A few of the women in the village joined the Land Army and worked on local farms whilst others worked in ammunition factories. The women who stayed at home were busy knitting for the troops, making jams and preserves and collecting salvage.
Some of the men joined the Home Guard and exercised with other local villages whilst some became Air Raid Wardens going around the village making sure the households had their windows blacked out. Knapton was a farming village and the farmers and farm workers worked hard to produce the food which was needed for the country. Later in the war there were German and Italian Prisoners of War working on the farms at the grain and potato harvest times.
Troops were billeted in nearby villages, the nearest being Swafield Hall. Pigney’s Farm was used for training and the village school used for housing troops on manoeuvres. The American Air Force were station nearby and on Thanksgiving Days came to the school to give a talk about their country. The highlight of their visit was the chocolate and sweets which were given out before they returned to their base.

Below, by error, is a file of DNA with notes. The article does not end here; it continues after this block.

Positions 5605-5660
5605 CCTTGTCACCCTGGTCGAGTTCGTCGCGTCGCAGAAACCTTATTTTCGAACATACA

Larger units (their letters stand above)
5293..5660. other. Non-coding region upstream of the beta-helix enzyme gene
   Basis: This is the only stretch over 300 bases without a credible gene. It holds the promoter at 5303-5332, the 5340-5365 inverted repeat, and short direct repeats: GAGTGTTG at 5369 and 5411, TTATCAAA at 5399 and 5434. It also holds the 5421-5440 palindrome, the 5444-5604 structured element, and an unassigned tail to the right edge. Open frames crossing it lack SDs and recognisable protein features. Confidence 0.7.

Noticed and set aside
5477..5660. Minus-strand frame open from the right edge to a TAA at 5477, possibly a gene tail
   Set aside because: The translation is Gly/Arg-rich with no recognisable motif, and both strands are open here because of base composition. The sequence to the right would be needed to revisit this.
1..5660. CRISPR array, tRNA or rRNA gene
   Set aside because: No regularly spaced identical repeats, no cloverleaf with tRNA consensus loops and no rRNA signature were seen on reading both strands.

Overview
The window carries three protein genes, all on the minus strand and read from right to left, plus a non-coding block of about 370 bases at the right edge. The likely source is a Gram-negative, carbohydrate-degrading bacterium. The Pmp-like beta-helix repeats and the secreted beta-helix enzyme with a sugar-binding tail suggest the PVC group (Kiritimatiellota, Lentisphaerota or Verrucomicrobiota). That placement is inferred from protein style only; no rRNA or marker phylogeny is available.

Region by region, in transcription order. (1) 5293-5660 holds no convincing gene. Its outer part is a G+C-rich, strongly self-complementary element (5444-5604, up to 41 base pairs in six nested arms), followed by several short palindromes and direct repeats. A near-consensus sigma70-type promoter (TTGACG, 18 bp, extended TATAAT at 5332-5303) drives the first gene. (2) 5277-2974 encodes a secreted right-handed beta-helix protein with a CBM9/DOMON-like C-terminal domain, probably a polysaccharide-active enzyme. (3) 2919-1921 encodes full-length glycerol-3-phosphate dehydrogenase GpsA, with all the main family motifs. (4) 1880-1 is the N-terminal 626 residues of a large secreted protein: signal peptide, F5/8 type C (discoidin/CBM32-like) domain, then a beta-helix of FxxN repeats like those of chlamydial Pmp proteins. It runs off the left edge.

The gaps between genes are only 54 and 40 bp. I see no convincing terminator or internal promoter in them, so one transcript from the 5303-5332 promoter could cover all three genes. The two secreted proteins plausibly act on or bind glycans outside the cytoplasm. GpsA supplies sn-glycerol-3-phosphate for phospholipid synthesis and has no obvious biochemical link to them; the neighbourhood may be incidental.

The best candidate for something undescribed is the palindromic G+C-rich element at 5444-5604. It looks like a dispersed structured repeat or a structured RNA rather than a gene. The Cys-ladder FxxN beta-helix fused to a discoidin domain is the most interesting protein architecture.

Some evacuees came to Knapton in 1939, mostly from the London area, but most went back home when it was safe to do so.
Knapton got off lightly with the odd bomb falling in open fields. An aircraft crashed in 1943 at the end of White House Farm Loke. The crew were killed.
Anti-Aircraft guns were located behind the school but how often they were used Richard doesn’t know.
Knapton History Club
In the current circumstances, due to the COVID-19 virus, the people of Knapton have shown us that the British spirit is still alive with neighbours helping neighbours,
our Knapton Angels and our Thursday 8.00pm appreciation of the NHS and all our Key Workers.
Long may it last